A 2008 New York Times article announced that methadone would not be legally available in Russia as an option for opiate-dependent citizens. A February 2008 conference, partly organized by Dr. Vladimir D. Mendelevich, director of the Institute for Research Into Psychological Health, discussed the subject, but health officials remained unconvinced "that this [methadone] is effective." Since the demise of the Soviet Union, Russian governments have been struggling with the intravenous use of illicit heroin and, in 2008, the estimated number of opiate-dependent Russians was between three million and six million. Also in 2008, the leading cause of the Russian HIV epidemic was injecting drug use, responsible for around 66 percent of new cases in 2006, and the numbers of new infections were still rising at the time.[5]

In early April 2014, following the official annexation of Crimea, Russian officials informed around 800 methadone recipients that their prescriptions will cease due to the illicit sale of the drug by its users. One methadone user from Sevastopol stated to the media: "It is happening at such a pace that it's going to be a massacre here."[6] The Ministry of Health of the Russian Federation claimed that the number of deaths among recipients of methadone in Crimea declined significantly in 2014.[7] In contrast, the United Nations AIDS Envoy has stated that the change in policy resulted in the death of between 80 and 100 former methadone recipients.[8]

Further options[edit]

Extended-release morphine[edit]

According to a Cochrane review in 2013, extended-release morphine confers a possible reduction of opioid use and with fewer depressive symptoms but overall more adverse effects when compared to other forms of long-acting opioids. Retention in treatment was not found to be significantly different.[9]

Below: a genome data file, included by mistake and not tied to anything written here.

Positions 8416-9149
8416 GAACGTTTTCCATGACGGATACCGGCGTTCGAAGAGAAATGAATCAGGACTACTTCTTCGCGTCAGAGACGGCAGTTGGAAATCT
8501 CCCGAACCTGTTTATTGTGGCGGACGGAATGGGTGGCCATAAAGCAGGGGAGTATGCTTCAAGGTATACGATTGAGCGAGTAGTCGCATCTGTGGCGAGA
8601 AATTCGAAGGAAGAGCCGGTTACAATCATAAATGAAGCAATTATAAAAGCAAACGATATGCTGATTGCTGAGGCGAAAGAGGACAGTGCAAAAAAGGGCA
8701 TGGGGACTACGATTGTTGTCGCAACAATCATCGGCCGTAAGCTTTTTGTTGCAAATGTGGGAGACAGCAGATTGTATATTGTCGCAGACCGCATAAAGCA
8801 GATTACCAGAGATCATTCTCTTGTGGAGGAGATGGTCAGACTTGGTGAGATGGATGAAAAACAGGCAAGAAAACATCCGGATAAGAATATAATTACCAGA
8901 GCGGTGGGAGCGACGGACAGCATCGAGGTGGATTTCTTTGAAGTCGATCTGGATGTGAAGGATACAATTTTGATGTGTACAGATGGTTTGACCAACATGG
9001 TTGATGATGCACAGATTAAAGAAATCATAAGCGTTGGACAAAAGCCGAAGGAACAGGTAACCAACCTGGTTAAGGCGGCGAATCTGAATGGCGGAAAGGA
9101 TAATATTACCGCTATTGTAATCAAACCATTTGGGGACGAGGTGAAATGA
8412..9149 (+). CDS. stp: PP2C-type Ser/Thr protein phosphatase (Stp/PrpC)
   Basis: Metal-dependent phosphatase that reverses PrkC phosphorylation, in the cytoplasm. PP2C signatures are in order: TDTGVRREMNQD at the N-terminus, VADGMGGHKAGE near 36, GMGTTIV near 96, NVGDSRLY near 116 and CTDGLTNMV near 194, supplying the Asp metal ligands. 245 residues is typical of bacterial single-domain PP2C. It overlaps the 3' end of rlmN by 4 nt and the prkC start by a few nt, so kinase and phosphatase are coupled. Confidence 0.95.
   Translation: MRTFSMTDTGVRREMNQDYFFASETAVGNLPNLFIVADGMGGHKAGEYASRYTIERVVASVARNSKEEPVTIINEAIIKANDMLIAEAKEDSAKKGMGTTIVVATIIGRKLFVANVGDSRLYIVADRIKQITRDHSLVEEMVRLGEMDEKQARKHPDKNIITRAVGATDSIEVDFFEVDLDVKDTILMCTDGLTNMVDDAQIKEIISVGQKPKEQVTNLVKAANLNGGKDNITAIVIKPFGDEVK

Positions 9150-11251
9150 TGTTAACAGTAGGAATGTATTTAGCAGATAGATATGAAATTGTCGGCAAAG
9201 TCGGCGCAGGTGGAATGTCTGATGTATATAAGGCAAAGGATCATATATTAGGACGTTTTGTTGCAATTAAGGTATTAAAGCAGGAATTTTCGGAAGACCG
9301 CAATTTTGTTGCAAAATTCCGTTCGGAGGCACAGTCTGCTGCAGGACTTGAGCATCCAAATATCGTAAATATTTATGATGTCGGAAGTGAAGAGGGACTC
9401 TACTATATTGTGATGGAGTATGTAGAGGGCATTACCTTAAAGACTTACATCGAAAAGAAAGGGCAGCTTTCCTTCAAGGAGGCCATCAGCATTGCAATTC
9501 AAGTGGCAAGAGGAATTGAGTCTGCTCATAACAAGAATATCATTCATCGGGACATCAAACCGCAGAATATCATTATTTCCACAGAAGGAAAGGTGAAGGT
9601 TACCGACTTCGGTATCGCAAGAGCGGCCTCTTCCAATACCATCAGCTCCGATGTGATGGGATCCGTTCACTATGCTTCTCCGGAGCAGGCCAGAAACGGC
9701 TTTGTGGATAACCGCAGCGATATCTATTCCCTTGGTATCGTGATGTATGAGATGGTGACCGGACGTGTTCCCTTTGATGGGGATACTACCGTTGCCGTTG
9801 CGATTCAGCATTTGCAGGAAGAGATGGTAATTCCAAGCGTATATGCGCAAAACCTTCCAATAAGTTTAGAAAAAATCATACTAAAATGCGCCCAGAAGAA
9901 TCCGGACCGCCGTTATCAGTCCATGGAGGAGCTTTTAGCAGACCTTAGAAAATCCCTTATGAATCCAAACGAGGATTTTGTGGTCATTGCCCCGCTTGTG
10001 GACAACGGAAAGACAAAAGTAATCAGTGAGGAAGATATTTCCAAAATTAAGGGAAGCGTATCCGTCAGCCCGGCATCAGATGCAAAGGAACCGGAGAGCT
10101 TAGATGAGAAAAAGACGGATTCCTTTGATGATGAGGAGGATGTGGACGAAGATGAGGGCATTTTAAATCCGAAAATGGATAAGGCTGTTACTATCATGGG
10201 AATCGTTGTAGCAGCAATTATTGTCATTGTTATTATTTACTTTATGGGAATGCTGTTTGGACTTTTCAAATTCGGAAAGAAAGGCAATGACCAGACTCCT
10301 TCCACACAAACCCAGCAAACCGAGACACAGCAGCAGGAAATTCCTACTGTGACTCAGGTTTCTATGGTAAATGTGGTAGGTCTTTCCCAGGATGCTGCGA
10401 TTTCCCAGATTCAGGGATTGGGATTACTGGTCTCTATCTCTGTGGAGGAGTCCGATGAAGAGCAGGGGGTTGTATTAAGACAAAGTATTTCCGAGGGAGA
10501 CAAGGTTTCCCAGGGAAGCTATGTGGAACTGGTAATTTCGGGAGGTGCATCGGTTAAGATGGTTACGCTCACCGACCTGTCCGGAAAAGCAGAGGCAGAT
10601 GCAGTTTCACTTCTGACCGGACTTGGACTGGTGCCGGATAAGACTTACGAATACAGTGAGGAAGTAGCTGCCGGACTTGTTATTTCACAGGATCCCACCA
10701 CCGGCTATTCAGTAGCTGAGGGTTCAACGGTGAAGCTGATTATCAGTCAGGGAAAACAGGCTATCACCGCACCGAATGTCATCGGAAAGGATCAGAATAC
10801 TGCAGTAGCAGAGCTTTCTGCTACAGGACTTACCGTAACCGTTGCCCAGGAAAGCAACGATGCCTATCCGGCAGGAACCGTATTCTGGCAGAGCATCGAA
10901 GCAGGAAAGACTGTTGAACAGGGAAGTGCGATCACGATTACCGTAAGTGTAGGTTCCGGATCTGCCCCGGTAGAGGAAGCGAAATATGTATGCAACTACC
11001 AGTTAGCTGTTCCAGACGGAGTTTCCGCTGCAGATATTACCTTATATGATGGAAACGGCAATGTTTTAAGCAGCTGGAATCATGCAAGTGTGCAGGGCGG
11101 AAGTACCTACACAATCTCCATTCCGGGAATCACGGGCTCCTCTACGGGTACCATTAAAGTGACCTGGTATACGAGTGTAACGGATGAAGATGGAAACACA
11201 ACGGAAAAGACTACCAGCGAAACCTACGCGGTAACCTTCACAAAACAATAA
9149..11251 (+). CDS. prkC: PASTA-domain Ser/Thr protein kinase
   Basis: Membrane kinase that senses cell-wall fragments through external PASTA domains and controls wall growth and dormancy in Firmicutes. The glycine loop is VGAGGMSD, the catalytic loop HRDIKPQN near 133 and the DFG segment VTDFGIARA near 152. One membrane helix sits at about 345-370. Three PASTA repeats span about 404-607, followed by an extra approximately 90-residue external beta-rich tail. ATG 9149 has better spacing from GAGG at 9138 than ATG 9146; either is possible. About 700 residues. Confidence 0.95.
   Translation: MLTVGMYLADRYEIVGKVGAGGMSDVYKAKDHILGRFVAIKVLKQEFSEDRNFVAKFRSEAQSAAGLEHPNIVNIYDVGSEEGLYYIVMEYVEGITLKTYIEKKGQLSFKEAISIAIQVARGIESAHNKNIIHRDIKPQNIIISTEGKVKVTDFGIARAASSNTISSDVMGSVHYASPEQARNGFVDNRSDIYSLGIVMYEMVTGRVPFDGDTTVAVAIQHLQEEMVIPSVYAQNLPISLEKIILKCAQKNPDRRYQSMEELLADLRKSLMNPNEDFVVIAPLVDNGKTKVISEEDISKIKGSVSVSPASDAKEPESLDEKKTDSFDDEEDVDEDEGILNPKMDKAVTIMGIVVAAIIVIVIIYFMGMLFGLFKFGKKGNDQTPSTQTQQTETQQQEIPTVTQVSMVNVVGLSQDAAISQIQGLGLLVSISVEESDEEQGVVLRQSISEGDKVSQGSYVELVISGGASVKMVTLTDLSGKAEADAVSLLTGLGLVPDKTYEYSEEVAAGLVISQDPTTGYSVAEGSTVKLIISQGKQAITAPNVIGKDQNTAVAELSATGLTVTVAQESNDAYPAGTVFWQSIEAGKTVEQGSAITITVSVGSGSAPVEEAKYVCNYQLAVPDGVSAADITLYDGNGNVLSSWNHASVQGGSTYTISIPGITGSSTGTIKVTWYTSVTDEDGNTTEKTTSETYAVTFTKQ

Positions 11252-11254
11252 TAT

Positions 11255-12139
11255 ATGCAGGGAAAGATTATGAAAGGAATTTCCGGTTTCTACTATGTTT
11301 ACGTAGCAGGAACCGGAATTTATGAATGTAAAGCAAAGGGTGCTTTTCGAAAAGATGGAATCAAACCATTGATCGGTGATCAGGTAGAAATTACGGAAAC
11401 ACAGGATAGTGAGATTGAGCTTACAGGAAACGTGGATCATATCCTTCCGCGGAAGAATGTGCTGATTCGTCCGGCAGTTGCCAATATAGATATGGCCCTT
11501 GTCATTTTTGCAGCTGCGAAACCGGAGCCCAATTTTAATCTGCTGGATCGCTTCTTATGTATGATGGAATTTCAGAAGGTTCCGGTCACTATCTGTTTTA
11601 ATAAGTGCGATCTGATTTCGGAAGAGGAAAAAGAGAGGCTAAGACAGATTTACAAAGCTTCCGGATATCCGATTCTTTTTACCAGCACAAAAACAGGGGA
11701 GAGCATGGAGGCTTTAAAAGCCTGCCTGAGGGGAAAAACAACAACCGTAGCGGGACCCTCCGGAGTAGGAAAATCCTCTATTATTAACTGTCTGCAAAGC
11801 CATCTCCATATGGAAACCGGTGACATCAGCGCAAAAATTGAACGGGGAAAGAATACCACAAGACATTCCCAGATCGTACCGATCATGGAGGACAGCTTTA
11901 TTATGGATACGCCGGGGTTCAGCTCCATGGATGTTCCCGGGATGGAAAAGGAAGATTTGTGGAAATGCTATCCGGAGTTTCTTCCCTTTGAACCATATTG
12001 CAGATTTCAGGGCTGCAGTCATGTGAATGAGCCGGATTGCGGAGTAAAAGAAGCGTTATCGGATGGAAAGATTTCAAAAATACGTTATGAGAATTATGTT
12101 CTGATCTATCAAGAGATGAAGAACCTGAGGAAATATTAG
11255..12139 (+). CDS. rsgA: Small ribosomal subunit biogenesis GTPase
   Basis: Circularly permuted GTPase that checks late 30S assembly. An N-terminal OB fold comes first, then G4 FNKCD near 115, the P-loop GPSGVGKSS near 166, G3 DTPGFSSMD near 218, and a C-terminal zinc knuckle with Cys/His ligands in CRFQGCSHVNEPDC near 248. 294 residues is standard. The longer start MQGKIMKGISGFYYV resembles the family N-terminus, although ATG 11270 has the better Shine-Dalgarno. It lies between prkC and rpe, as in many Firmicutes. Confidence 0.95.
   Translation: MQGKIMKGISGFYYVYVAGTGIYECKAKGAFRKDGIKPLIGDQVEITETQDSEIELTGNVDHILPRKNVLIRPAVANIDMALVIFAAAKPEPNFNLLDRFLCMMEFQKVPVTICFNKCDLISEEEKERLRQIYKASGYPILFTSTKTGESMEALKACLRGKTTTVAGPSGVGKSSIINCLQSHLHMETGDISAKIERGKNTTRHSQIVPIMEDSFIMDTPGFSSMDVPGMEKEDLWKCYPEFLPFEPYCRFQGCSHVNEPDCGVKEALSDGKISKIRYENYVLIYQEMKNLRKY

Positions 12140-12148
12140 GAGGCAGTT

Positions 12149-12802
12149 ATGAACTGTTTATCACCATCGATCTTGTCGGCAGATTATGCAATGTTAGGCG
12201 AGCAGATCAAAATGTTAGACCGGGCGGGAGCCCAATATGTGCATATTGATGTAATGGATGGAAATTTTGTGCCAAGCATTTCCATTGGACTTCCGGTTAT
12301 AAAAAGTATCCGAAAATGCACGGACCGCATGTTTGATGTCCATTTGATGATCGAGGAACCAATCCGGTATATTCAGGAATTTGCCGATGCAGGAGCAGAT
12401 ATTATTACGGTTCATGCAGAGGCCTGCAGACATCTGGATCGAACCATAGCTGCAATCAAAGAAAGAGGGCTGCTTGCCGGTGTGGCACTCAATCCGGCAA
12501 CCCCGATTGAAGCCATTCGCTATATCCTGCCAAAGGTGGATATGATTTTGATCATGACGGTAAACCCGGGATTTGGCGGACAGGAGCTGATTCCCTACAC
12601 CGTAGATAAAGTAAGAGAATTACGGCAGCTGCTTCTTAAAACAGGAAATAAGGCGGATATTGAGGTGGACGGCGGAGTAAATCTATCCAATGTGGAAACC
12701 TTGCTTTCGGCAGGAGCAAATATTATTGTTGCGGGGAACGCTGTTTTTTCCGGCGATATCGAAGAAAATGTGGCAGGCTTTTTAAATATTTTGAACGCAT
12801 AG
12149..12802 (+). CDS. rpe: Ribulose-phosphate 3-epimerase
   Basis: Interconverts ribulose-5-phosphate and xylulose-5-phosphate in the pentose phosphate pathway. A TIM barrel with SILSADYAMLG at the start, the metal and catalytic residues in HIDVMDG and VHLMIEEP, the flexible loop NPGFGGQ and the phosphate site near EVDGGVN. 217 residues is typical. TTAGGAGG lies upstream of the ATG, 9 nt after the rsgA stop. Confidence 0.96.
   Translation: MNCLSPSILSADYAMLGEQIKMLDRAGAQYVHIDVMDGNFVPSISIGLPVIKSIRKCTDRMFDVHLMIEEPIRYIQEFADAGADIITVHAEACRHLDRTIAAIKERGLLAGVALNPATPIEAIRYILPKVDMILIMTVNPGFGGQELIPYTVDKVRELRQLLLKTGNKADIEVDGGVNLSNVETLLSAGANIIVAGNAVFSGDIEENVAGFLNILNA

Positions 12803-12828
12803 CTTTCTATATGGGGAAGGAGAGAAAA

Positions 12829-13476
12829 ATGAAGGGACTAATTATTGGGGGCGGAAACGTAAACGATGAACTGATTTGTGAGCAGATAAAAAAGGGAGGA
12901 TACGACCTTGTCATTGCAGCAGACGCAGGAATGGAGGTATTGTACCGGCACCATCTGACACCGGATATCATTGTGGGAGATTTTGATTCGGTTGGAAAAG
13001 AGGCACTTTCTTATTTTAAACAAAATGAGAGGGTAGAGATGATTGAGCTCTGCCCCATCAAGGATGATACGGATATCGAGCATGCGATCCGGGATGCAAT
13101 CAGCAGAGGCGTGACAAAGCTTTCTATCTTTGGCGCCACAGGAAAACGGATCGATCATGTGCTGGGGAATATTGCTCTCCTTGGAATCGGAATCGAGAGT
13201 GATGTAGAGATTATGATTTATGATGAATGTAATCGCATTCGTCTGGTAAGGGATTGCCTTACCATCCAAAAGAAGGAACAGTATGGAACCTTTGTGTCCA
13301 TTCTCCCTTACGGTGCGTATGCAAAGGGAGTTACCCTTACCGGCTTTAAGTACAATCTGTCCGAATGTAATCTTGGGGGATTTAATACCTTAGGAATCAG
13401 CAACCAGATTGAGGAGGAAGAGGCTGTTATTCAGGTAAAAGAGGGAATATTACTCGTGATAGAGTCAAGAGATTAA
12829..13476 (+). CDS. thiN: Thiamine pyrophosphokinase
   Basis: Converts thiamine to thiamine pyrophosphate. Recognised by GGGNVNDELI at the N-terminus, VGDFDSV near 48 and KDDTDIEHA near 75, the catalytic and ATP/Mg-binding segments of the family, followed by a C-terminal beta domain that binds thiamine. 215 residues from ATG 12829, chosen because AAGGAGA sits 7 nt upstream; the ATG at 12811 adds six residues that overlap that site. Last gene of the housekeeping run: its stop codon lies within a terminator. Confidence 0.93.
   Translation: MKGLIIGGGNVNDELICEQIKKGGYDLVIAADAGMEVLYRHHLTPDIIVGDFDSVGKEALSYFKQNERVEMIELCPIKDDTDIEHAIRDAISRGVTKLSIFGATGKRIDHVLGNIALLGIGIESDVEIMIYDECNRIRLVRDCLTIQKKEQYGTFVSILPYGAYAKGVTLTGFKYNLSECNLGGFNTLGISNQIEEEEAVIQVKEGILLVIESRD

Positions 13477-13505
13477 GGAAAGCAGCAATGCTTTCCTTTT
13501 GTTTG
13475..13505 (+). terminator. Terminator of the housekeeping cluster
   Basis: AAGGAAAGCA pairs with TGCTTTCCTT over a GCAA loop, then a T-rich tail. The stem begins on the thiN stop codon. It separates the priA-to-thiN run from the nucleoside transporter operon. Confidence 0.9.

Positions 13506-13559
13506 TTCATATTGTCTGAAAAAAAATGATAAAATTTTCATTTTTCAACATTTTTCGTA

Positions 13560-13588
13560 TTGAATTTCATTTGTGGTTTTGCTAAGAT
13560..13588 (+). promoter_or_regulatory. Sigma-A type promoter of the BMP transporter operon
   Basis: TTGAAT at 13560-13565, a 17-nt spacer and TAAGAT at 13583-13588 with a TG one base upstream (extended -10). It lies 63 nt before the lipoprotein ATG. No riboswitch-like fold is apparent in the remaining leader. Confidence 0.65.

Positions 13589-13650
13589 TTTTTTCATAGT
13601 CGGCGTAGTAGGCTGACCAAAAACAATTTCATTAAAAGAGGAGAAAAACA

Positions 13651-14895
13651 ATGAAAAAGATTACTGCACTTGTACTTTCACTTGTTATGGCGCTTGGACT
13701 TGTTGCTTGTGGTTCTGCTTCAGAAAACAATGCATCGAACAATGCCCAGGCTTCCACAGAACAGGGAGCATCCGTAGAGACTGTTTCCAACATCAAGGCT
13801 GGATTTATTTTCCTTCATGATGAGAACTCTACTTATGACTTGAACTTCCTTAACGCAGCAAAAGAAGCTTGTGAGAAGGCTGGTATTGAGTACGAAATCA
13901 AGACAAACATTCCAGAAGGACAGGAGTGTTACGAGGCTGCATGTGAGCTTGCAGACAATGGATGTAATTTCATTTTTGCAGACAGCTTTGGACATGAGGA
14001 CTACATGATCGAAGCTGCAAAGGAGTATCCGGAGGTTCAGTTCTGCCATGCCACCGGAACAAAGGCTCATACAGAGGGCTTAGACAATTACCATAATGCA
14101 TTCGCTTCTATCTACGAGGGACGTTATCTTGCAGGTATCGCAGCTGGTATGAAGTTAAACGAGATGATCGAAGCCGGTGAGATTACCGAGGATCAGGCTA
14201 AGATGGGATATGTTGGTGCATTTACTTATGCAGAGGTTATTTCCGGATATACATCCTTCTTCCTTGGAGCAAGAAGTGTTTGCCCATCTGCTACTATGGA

See also[edit]


  1. ^ a b c d e f g h Richard P. Mattick et al.: National Evaluation of Pharmacotherapies for Opioid Dependence (NEPOD): Report of Results and Recommendation
  2. ^ Overdose Death Rates. By National Institute on Drug Abuse (NIDA).
  3. ^ Michel et al.: Substitution treatment for opioid addicts in Germany, Harm Reduct J. 2007; 4: 5.
  4. ^ WHO; UNODC; UNAIDS (January 2013). WHO, UNODC, UNAIDS technical guide for countries to set targets for universal access to HIV prevention, treatment and care for injecting drug users – 2012 revision. p. 13. ISBN 978 92 4 150437 9. 
  5. ^ Michael Schwartz (22 July 2008). "Russia Scorns Methadone for Heroin Addiction". The New York Times. Retrieved 5 April 2014. 
  6. ^ Peter Walker (4 April 2014). "Crimea: no more McDonald's or methadone after annexation". The Guardian. Retrieved 5 April 2014. 
  7. ^ "The Ministry of Health has denied the UN report on increased mortality among heroin addicts in Crimea". Interfax. 21 January 2015. Retrieved 25 December 2015.  (Russian)
  8. ^ "UN: Nearly 100 Drug Users Died in Crimea After Russia Closed Methadone Program". The Moscow times. 21 January 2015. Retrieved 11 January 2016. 
  9. ^ Ferri, Marica; Minozzi, Silvia; Bo, Alessandra; Amato, Laura; Ferri, Marica (2013). "Slow-release oral morphine as maintenance therapy for opioid dependence". doi:10.1002/14651858.CD009879.pub2.